A series of town hall meetings took place, allowing the task force members to explain in detail how they reached their decision for recommending disaffiliation, leading to the vote that led St. Luke out of the PCUSA.
While some may point to the 2011 passage of Amendment 10A (which changed ordination standards for pastors, elders and deacons) and its reference to sexuality as a primary concern, Hughes indicated that was not the greatest issue before the congregation.
“In our meetings, sexuality rarely came up. It was a more a matter of who Jesus is and what Scripture is and means,” Hughes said. “The part that really bothered people was that Scripture and the confessions were to be used as a guide rather than as authoritative, and our people found that to be troubling.”
Also troubling was the trust clause the PCUSA considers binding in allowing church property to be used for the benefit of the national denomination.
“That’s not what binds us together in theological unity,” Hughes said. “The confessions and Scripture bind us together.”
Dealings with Heartland
Hughes pointed out that Heartland did not have any representatives at the town hall meetings, but members of the presbytery’s Committee on Ministry (COM) showed up the day of the vote to disaffiliate. The pastor indicated the representatives were welcomed but given no voice or vote on the matter at hand.
Once the results of the vote were tabulated and disaffiliation was the route chosen, the session drafted a letter and sent it to Heartland Executive Presbyter Charles Spencer and Stated Clerk Sally Henchman.
In response, the presbytery sent two letters to the St. Luke congregation inviting members to attend meetings at a nearby PCUSA church, but Hughes said there was no interest in that idea. He said the church has not lost any members in the transition from the PCUSA to the EPC.
Hughes had his own issue with the presbytery, though. He was contacted about a meeting he needed to attend with the AC but responded that he could not attend on the date given.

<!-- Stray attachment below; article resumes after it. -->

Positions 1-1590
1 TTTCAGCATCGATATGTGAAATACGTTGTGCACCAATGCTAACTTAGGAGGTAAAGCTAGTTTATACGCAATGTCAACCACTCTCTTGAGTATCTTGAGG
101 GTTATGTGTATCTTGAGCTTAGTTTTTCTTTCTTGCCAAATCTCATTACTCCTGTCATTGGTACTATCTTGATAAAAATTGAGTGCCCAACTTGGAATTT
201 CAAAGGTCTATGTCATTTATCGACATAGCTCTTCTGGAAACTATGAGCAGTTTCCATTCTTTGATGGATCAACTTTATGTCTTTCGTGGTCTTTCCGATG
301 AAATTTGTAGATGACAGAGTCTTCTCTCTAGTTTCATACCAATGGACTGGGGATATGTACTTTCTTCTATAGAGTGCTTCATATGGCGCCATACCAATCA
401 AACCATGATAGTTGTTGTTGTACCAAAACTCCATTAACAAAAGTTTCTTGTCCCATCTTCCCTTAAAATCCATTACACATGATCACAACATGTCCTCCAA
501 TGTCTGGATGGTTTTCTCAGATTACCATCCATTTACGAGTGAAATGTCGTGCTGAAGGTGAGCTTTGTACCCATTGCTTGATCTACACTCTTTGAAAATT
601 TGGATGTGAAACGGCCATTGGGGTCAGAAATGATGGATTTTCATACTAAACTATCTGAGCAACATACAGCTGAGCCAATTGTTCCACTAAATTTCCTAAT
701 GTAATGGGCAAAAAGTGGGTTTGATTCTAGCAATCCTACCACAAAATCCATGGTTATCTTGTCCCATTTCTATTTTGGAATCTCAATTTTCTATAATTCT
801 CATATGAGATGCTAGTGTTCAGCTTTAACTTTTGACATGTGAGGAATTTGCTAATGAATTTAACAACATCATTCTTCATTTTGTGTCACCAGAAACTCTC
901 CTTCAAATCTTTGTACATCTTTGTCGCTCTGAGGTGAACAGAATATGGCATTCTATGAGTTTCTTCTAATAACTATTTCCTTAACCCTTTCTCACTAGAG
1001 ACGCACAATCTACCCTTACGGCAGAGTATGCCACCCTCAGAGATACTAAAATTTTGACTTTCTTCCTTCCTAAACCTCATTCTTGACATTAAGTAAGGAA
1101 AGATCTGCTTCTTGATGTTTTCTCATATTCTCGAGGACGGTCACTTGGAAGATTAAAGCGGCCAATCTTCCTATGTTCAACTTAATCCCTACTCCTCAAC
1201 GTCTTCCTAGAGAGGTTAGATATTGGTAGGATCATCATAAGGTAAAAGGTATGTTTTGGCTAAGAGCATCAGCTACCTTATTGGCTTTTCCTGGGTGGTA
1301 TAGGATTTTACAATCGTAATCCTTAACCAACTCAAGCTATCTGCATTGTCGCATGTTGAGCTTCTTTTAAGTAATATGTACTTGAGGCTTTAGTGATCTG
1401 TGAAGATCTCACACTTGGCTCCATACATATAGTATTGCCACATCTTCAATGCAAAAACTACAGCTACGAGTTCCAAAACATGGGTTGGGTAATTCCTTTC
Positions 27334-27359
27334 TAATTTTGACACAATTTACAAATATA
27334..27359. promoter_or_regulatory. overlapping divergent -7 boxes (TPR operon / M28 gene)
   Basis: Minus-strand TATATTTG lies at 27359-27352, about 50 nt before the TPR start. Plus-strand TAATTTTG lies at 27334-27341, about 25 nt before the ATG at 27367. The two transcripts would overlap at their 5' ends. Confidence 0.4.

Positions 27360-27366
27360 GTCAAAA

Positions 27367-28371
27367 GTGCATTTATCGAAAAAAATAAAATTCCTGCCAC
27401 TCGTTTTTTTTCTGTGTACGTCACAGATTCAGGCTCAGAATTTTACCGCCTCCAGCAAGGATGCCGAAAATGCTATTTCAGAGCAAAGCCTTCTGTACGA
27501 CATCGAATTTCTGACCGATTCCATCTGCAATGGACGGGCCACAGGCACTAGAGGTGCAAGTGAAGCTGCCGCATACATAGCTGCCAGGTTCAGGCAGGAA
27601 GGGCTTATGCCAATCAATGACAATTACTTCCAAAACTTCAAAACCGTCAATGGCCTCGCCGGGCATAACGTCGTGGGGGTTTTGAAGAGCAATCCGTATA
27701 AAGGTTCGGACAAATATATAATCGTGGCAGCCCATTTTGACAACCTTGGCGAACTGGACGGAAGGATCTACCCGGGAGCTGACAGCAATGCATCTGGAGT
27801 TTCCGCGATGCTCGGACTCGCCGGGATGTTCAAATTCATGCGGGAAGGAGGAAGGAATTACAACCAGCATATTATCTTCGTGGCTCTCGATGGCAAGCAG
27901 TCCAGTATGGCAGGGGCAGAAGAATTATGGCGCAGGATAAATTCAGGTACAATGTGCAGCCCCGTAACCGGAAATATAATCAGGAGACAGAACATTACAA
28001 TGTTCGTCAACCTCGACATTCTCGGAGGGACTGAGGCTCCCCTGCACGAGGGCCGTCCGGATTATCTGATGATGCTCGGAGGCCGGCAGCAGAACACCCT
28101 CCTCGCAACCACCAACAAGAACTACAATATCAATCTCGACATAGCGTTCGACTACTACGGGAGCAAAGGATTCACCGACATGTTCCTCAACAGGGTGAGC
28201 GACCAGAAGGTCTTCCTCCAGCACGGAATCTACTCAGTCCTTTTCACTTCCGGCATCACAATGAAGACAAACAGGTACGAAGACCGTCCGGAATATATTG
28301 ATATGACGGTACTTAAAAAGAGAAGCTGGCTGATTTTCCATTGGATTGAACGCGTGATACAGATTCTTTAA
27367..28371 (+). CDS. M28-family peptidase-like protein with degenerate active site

Two weeks later he was notified by certified letter from the AC that by his actions he had renounced jurisdiction of the PCUSA, therefore nullifying his ordination.
“I was expecting the COM to bring ecclesial charges against me because I allowed the vote (to disaffiliate) to take place, but instead I got a letter that I had renounced jurisdiction. It was just a spiteful thing. They really made it easier for me, I guess, in a matter of speaking.”
Hughes said the EPC did not recognize the alleged renunciation of jurisdiction and allowed him to transfer his ordination credentials.
Moving forward in the EPC
The St. Luke JOY congregation settled on the EPC because of clearly defined essentials of faith, something it felt was lacking in the PCUSA.
“It was important for us to have churches of similar beliefs near us,” Hughes said. “That provides mutual accountability mission opportunities and worship together. The EPC provides that for us.”
ECO: A Covenant Order of Evangelical Presbyterians also was considered as a possible denominational home, but there are no ECO churches in Missouri. There also are no ECO churches in Kansas or Arkansas and just one each in Iowa and Illinois, neighboring states to Missouri.
By contrast, there are 16 other EPC churches in Missouri alone.
Hughes pointed out that elders and deacons from St. Luke are finishing up their officer training with the EPC in anticipation of full acceptance into the denomination soon.
“We are very anxious and excited about this new chapter in the life of our church,” Hughes said. “It’s a breath of fresh air.”